Over a quiet meal, I asked my husband what he would have told me ten years ago that would have helped me to understand how he thinks as a person with an attention deficit disorder. I wanted specific tips that I could share to help others avoid the mistakes we have made.
As we discussed the issues we have faced over the last eleven years of marriage, he would say something and I would clarify what I understood him to say. Sometimes, we were able to laugh over a difficult situation from our past. At other times, I had to dig a little deeper, waiting quietly as he tried to explain his thoughts.
This is the summary of our conversation and we hope that many find it helpful as they maintain love and marriage with a side of Attention Deficit Disorder.
Have patience with me. Decisions take time.
Early in our marriage and before his diagnosis, I would ask Bill a question and he would hesitate to answer. He seemed to be struggling with a decision. I would often quip, “Just say yes or no. Don’t pray about it!” I had no idea that a question I perceived as a simple question was actually a laborious thought process for him.
- Give enough time for even the simplest of decisions. Expect difficult decisions to require a lot of solitude.
- If possible, limit the number of options. Instead of “What do you want for dinner?” ask, “Would you rather have fajitas or hamburgers?”
- Narrow the possibilities by eliminating one option at a time. Ask, “Which do you like best? This one or this one? Okay. Now which do you like best? The first one you chose or this third one?”
Realize that I don’t know how to organize.
And when he says that he doesn’t know how to organize, he means it. His car is a mess and my idea of clean is certainly different. He thinks the house is clean if the floor is clear… but don’t look on any other surfaces. We also have a struggle with keeping our mail together since he brings it in after work. Without a basket just inside the door, I could find mail anywhere and everywhere.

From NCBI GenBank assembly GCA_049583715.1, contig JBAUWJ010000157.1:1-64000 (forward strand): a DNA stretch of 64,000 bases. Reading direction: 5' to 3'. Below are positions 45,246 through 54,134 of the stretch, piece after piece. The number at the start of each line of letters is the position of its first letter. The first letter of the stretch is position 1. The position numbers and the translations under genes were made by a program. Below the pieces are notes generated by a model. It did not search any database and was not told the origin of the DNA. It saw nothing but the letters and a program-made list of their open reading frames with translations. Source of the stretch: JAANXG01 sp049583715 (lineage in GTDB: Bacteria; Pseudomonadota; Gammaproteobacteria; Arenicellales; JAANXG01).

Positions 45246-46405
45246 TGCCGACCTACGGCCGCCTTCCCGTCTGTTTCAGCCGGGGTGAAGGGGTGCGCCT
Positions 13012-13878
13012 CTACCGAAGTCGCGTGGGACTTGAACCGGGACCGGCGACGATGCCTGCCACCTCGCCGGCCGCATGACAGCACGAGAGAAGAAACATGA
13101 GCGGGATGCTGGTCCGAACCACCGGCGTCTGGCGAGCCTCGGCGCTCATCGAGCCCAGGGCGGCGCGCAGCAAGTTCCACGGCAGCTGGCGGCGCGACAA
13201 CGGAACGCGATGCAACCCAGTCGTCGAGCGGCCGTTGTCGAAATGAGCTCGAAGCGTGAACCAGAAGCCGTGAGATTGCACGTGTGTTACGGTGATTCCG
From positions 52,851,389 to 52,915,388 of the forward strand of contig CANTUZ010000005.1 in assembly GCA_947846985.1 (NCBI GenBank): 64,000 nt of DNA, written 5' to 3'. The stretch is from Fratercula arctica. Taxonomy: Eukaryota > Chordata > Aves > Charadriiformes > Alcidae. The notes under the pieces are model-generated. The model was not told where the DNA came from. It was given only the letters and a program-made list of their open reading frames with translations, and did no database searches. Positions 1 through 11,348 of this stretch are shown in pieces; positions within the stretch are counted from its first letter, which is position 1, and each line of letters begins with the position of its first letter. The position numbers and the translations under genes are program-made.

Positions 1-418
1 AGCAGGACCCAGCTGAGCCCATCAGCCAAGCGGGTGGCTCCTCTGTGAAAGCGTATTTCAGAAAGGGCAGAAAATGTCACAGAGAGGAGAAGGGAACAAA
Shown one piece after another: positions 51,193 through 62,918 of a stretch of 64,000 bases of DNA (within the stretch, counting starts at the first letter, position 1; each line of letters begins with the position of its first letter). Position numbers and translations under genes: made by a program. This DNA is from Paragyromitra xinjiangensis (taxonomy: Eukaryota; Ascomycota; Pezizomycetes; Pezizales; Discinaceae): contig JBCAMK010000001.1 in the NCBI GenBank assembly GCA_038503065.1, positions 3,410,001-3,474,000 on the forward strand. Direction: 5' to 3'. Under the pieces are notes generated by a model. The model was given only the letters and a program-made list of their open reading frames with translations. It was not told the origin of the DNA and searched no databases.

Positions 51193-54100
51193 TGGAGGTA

- Have a place for everything and everything in its place. Clutter will invite more clutter and create a huge distraction.
- Don’t expect perfection when you ask for help cleaning. Due to the constant distractions, it is hard to finish a task.
- Give him a place for his clutter and don’t ask him to keep it organized. He needs a space where he can exhale after a day of trying to keep it all together.
- Have a family calendar where you each add your events. We use the calendar app on our iPads to keep track of what is on the agenda so we don’t overbook a date.
Be clear with me.
Bill cannot read my mind and cannot read between the lines. He misses subtle body language. I have to tell him exactly what I am thinking if I want him to know, and I have to be clear (and fair) with my expectations. The best example of this is when we were cleaning before a recent family event. I wanted specific things done inside the house and he was headed outside to empty a swimming pool. I had to gently redirect him with the reminder, “There are other things that are more important right now.”
- Make a list of your priorities and rank it in the order of importance.
- Remove distractions when you need to have a detailed conversation. For instance, Bill cannot concentrate when there is music. So, I can only talk to him if music is not playing in the background.
- Provide a quiet place for important projects. Noise and interruptions make each project take longer as he tried to stop and start again.
Help me sort the traffic jam in my brain.
During one of the most meaningful conversations we had about his attention deficit disorder, Bill told me that his brain is like an intersection and when too much is placed on him too quickly, he has a huge traffic jam and doesn’t know how to sort the mess.
- Present one project at a time and wait until one task is completed before adding something else to his brain.
- Eliminate items from the to-do list when the pressure starts to build. When there is too much on his mind, Bill’s frustration will build and an argument can be expected.
If you have a spouse with an Attention Deficit Disorder, what have you found is necessary to keep your relationship functioning?